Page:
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MATE Deliverable D1.1

Supported Coding Schemes

 

TEI

Chapter 11 of the Text Encoding Initiative Guidelines [Sperberg 94] discusses the transcription of spoken language. Since the main aim of this standardization effort concerns written texts, the guidelines presented in this chapter are oriented towards the transcription of speech as a text enriched with a set of conventions for phenomena that can not be adequately described with standard spelling. TEI Guidelines on spoken texts were mainly the result of work carried out within a subgroup composed of Stig Johansson -chair-, Jane Edwards and Andrew Rosta [Johansson 95a, b].

More information on the TEI can be found at:

http://etext.virginia.edu/TEI.html

 

Coding book:

Chapter 11 of the Text Encoding Initiative Guidelines [Sperberg 94] is the basic reference manual to apply the TEI conventions to the transcription of prosody.

Information about the Text Encoding Initiative Guidelines can be found at http://www.uic.edu/orgs/tei/. There is also a ftp site where documents about TEI are available: ftp-tei.uic.edu (in the "pub/tei" directory).

Applications:

The TEI web page includes a list of 63 projects using TEI Guidelines for text annotation. This list is available at:

http://www-tei.uic.edu/orgs/tei/app/index.html.

The list contains references to some projects involving the annotation of dialogues by means of TEI. Some of these are:

- Danish Spoken Language Dialogue Systems Project

(http://www.cog.ruc.dk/projects/Dialogue/user-95)

- Chiba Corpus of Map Task Dialogues in Japanese

(http://cogsci.L.chiba-u.ac.jp/MapTask)

- Edinburgh Map Task Corpus

(http://www.cogsci.ed.ac.uk/elsnet/Resources/Map-Task/ mt_corpus.html)

 Evaluation:

Information not available.

 Purpose and underlying approach:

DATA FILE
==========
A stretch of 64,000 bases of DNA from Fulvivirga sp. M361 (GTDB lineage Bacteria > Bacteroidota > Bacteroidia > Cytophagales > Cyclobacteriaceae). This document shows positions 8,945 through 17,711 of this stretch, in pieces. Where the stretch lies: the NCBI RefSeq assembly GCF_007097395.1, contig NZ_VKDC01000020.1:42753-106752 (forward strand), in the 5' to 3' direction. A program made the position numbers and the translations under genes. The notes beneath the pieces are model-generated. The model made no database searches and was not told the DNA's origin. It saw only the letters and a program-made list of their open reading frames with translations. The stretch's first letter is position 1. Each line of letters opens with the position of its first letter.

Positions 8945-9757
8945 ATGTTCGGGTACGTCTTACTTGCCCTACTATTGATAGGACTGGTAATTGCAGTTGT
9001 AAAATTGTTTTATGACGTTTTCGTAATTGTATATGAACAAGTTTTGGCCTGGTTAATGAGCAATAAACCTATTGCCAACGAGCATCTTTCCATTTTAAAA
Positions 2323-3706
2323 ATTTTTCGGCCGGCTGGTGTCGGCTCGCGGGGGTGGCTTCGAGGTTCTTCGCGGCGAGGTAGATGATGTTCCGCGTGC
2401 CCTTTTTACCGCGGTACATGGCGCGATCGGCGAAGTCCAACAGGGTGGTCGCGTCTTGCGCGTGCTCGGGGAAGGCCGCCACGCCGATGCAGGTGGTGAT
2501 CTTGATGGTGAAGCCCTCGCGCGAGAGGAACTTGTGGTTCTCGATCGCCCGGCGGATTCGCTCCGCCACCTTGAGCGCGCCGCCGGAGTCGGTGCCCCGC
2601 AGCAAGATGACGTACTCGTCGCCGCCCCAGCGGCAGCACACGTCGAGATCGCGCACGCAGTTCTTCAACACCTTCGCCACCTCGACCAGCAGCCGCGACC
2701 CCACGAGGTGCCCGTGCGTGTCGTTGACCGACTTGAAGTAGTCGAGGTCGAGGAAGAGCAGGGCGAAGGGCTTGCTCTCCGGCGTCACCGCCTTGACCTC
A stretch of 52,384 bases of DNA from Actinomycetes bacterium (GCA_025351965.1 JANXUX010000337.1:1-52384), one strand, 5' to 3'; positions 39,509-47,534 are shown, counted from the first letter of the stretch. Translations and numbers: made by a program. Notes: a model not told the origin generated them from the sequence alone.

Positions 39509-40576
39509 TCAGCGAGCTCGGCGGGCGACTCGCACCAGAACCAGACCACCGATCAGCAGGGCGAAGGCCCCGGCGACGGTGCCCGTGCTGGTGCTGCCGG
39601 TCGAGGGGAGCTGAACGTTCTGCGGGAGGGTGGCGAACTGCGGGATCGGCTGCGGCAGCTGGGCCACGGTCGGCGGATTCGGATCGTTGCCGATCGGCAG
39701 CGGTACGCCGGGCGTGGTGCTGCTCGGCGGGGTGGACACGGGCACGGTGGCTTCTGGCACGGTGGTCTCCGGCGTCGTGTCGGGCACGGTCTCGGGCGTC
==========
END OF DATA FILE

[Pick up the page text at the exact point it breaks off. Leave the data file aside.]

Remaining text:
The scheme is intended to enhance TEI conventions concerning written text with labels for prosodic phenomena that can not be adequately described with standard spelling.

List of phenomena annotated:

Prosodic boundaries:

TEI conventions allow to indicate tone units or intonational phrase boundaries by means of the elements <seg> (beginning of a unit) and </seg> (end of a unit).

Prosodic phenomena:

1) Stress

The stressed syllable can be indicated using the label &stress, after the stressed syllable.

2) Rhythm

A set of labels is proposed to specify different types of rhythm:

rh

beatable rhythm

arrh

Arrhythmic

spr

spiky rising

spf

spiky falling

glr

glissando rising

glf

glissando falling

Phonetic cues of prosody:

1) Duration

TEI includes one symbol to indicate the extra lengthening of syllables:

:

lengthened syllable

2) Pauses

The presence of a pause is indicated with the element <pause>

3) Tempo (speech rate)

TEI proposes a set of symbols to transcribe tempo:

a

allegro (fast)

aa

very fast

acc

accelerando (getting faster)

l

lento (slow)

l l

very slow

rall

rallentando (getting slower)

4) Loudness

TEI also proposes a set of symbols to transcribe different degrees of loudness:

f

forte (loud)